holding that plaintiffs had a right to show that records of unlawful arrests "should be expunged, for their continued existence may seriously and unjustifiably serve to impair fundamental rights of the persons to whom they relate"Summary of this case from Fazaga v. Fed. Bureau of Investigation
October 10, 1972.
John M. Sink, Santa Barbara, Cal., for plaintiffs-appellants.
George P. Kading, County Counsel, Michael R. Dougherty, Deputy County Counsel, Santa Barbara, Cal., for defendants-appellees.
Laurence R. Sperber, Los Angeles, Cal., amicus curiae.
Appeal from the District Court.
Plaintiffs appeal from the District Court's judgment, 315 F. Supp. 1104, dismissing their civil rights class action [ 42 U.S.C. § 1983] by which they sought to obtain injunctive relief against the sheriff, the district attorney, and other public officials of Santa Barbara County, California.
In the spring of 1970, student unrest in the Santa Barbara area had erupted into riotous violence on several occasions. By June 6, county officials determined that a state of emergency existed, and promulgated emergency regulations, including a curfew, in Isla Vista, a section of the county in which a large number of students resided and where a number of the violent incidents had taken place. Within several days after the curfew had been imposed, Santa Barbara county sheriff's deputies, aided by sheriff's deputies from Los Angeles County and by California Highway Patrol officers, arrested and booked several hundred Isla Vista residents on charges ranging from unlawful assembly to arson.
On June 15, plaintiffs filed a complaint against the law enforcement officers and officials of the county, alleging that the defendants had, unlawfully and without any justification, arrested, physically abused, and otherwise mistreated the plaintiffs and those they represented. Plaintiffs sought an injunction to restrain defendants from further lawless conduct; in addition, plaintiffs sought an order from the court directing the state officials to cancel the arrest records of all the members of the class who had been acquitted of criminal charges or against whom such charges had been dismissed.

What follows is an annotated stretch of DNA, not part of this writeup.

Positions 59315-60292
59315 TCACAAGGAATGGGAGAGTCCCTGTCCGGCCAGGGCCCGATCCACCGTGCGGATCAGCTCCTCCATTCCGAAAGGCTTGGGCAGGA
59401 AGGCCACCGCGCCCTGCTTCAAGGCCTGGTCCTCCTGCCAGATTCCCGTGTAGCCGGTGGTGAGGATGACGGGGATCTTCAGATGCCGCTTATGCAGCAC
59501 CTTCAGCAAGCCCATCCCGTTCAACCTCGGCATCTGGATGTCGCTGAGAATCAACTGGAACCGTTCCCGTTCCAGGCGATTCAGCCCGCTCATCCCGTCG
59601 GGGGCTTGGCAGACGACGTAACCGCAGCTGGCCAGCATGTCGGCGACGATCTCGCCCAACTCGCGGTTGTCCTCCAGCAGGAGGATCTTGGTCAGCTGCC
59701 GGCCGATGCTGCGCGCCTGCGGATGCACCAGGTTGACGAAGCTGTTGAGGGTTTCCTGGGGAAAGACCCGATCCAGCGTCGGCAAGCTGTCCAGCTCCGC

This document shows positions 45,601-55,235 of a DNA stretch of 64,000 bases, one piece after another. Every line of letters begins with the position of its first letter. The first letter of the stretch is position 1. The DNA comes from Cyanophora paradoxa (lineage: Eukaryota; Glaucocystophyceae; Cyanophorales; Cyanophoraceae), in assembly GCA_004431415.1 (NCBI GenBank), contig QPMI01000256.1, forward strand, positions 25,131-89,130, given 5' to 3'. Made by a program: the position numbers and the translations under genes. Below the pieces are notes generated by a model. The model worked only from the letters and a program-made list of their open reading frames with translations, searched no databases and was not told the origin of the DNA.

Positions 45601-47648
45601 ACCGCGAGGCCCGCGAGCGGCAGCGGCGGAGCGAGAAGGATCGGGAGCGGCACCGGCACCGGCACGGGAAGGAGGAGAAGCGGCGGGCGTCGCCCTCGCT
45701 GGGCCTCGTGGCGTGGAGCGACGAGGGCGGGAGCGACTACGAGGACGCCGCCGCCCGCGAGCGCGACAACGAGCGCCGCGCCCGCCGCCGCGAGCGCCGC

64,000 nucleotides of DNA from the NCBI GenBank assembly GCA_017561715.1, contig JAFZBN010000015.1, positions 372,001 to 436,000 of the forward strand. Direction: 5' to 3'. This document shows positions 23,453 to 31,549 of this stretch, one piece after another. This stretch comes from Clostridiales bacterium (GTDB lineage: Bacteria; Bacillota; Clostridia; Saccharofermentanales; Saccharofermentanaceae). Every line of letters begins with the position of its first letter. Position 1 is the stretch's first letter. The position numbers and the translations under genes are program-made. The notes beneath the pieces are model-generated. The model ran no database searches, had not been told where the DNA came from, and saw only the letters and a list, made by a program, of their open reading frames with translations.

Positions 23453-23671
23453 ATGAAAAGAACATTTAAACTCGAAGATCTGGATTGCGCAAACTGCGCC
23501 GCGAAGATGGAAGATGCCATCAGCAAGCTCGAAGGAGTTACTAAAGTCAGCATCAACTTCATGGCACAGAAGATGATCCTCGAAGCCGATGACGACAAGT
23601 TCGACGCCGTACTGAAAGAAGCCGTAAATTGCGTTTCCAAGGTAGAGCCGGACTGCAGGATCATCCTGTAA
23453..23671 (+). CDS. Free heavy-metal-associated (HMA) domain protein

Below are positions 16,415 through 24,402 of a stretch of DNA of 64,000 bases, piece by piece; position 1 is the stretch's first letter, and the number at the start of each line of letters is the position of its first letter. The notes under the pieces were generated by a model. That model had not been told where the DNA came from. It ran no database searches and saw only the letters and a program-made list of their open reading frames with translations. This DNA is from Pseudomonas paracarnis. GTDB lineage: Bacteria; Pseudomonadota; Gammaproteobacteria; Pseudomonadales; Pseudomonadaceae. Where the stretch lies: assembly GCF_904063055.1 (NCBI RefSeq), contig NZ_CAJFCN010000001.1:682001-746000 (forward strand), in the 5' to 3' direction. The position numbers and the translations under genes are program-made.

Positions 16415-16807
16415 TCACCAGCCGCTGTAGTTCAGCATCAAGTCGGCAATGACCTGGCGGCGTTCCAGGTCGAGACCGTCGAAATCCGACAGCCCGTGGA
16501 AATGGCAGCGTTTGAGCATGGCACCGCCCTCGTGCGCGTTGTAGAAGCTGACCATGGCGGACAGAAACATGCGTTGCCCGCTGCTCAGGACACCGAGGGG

The matter proceeded no further than a hearing on plaintiffs' application for preliminary injunctive relief. That hearing was conducted solely on plaintiffs' affidavits and defendants' counteraffidavits. The court concluded that, in light of the sharp conflict in the affidavits, it would not issue a preliminary injunction. However, the court went further, and dismissed the action in its entirety.
We are satisfied that the District Court acted properly in refusing preliminary relief and in dismissing the action insofar as it related to preventive injunctive relief. The record shows that repetition in the future of any official misconduct of the kind alleged was highly unlikely, and plaintiffs' proof was lacking in any showing of imminent future injury. The school year had ended, the student population in Isla Vista was accordingly greatly diminished, the curfew ordinance had been rescinded, none of the plaintiffs or their class members were then incarcerated or were facing criminal charges, and no official threats were being made. As this court recently said in Halvonik v. Reagan, 457 F.2d 311, 313 (9th Cir. 1972): "Where the allegedly unlawful conduct has terminated, the party seeking a determination on the merits must establish that the case nevertheless has not been rendered moot; that controversy and adversity between the parties nevertheless continues. To do so he must show the likelihood of a recurrence of the conduct. . . ."
However, we conclude that the District Court should not have summarily dismissed the action with respect to the claim for relief relating to arrest-record cancellation. Nothing in the current conditions rendered that claim moot. See United States v. McLeod, 385 F.2d 734, 753 (5th Cir. 1967). The court should have held a full hearing on the issue and afforded plaintiffs an opportunity to show, if they were able, that those records should be expunged, for their continued existence may seriously and unjustifiably serve to impair fundamental rights of the persons to whom they relate. The fact, noted by the District Court, that the records are "state records," did not put them beyond federal control, even though the area is a sensitive one involving delicate policy considerations. See United States v. McLeod, supra; Wheeler v. Goodman, 306 F. Supp. 58 (W.D.N.C. 1969); Hughes v. Rizzo, 282 F. Supp. 881 (E.D.Pa. 1968). Nor was the District Court correct in saying that "[t]here is no contention that [the records] are incorrect and [that] there are no facts alleged which would justify the court in taking such action." The plaintiffs' allegations, in our opinion, were sufficient to tender an issue and to require a full inquiry; the transcript of the hearing on plaintiffs' application for interlocutory relief makes it clear that plaintiffs' showing there was not exhaustive and did not constitute all the proof which they would have produced at the hearing on the merits.
It follows that the judgment must be vacated and the matter remanded to the District Court for further proceedings consistent with this opinion.
It is so ordered.